Quote: Originally Posted by Avro
SHANGHAI, China–Rebounding after being brow-beaten by the Chinese premier for mishandling Sino-Canadian relations, Prime Minister Stephen Harper promised an elite business gathering Friday that he would forge stronger ties with China and build bigger business opportunities through trade.
But the Prime Minister again made it clear: he and his government won't back off on human rights.
Good for Harper!
It's not up to one country to dictate to another country any more than it is for a province to dictate to another province. Quebec doesn't openly criticize Ontario for its discriminatory Catholic school policy any more than Ontario criticizes Quebec for its language laws. Individual persons are subject to local laws, local governments are subject to provincial laws, provincial governments can settle disputes between one another in federal court or in some cases it can be resolved through the passing of a federal law if it doesn't conflict with the provinces' jurisdictional authority, and so naturally countries ought to settle disputes between one another through international bodies such as the world court or the UN General Assembly.
How would Harper react if Ontario suddenly decided to introduce trade restrictions against Quebec as long as it didn't repeal its Bill 101, and Quebec introduced trade restrictions against Ontario as long as it didn't repeal its religious education laws?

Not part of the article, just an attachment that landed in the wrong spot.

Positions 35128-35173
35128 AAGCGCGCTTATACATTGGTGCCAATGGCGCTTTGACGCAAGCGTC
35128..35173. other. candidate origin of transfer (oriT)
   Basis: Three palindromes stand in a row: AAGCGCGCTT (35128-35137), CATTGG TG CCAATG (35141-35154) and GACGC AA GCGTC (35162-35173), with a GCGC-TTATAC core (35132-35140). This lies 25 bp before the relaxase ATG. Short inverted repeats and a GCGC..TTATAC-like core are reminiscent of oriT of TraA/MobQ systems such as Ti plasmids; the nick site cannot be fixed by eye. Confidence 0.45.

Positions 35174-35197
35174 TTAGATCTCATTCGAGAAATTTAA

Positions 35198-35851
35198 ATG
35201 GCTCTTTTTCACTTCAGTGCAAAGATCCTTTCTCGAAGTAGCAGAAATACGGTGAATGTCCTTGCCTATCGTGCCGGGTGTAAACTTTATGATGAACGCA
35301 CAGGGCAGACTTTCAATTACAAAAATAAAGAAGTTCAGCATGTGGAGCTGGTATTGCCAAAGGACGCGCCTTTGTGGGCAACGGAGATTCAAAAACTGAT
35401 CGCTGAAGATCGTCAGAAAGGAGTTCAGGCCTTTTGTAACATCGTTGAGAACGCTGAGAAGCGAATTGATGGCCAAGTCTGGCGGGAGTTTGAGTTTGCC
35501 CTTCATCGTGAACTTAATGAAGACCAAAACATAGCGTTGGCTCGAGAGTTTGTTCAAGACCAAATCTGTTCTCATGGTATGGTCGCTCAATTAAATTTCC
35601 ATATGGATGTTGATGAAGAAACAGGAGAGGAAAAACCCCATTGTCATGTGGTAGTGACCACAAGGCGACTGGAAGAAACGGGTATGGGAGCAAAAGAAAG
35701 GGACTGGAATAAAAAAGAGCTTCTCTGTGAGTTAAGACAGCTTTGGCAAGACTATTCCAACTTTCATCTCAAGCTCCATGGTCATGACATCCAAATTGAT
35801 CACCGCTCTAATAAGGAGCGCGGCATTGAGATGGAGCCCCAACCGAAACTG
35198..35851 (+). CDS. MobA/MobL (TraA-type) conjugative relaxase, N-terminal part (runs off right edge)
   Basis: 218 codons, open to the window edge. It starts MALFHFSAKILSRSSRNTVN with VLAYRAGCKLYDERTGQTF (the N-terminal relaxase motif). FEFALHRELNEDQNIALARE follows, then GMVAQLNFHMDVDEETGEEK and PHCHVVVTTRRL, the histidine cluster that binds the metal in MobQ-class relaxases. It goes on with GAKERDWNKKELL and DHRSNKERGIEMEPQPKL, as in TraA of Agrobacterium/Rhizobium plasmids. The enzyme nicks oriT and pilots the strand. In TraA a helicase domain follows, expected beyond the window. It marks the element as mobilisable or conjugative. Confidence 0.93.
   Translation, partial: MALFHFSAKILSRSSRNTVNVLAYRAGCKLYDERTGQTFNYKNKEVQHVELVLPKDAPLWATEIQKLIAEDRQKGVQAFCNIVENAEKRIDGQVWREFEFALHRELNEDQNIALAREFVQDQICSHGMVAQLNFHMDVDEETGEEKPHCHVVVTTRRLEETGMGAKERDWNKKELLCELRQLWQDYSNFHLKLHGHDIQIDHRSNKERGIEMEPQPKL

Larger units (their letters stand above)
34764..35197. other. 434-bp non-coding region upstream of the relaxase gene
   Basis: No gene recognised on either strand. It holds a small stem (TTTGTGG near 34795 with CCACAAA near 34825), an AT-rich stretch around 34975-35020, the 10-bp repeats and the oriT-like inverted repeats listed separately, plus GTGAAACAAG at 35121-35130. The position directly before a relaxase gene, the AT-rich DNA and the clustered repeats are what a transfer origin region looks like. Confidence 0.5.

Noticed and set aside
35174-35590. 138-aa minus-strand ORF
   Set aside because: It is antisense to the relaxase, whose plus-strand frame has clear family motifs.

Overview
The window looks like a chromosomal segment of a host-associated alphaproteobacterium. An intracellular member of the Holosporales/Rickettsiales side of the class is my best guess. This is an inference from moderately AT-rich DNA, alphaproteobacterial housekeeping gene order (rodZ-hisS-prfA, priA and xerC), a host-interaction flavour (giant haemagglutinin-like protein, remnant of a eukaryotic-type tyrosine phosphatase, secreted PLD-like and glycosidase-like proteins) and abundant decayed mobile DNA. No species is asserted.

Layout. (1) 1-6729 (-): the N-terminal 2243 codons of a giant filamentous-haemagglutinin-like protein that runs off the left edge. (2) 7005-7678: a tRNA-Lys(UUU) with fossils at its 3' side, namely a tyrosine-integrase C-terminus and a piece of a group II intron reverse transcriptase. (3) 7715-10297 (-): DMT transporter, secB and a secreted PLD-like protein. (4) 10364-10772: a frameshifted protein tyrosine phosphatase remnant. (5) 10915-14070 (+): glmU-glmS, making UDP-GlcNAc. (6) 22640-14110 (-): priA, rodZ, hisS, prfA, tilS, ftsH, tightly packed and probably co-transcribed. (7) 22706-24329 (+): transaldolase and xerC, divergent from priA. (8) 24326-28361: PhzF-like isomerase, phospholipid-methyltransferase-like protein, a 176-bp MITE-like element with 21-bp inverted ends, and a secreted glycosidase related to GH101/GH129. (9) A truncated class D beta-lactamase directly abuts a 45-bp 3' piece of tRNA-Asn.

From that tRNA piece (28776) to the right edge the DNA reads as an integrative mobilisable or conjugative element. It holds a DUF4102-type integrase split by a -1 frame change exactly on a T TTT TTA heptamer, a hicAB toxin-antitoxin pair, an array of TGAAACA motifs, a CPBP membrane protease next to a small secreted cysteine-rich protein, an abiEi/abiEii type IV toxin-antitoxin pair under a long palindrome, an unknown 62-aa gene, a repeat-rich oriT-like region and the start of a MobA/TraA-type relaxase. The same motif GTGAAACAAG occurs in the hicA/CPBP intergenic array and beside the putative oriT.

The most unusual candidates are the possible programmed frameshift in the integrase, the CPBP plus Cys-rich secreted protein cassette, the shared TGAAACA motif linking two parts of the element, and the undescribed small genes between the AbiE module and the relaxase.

And then imagine provinces raising trade barriers against Alberta because they didn't agree with Alberta's environmental policy?
I'm sure Harper would not be happy. It's not up to one province to stick its nose in the jurisdiction of another; such issues must be taken up by a higher authority, and in the case of Canada it goes from the individual to the family (based on various family laws) to the city to the province or territory to the federal government to the world court.
We don't appreciate it when other countries stick their noses in our affairs either, such as the EU banning our seal products or dictating logging policies to BC as they've done before. We would also not appreciate it if China started criticizing Ontario's religious education policies or Quebec's language laws or our governments' disrespect for treaties signed in good faith with the First Nations, and rightfully so.
For the UN or the UNHCR or the General Assembly or the World Court to criticize Canada, that's appropriate since that's equivalent to the Supreme Court of Canada deciding on Quebec's language laws of Ontario's religious laws, or the Federal Government passing laws within its jurisdiction over Canada, or a provincial government passing laws or granting or denying local government powers or a local government passing or enforcing bylaws, and so on down the line.
It would not be appropriate though for another country to dictate to Canada any more than it would be appropriate for Quebec to dictate to Ontario, or Ottawa to Toronto, etc. down the line.
If Harper reserves the right to criticize other countries, then they have every right to stick their noses into our affairs too, unless we believe in double standards I suppose.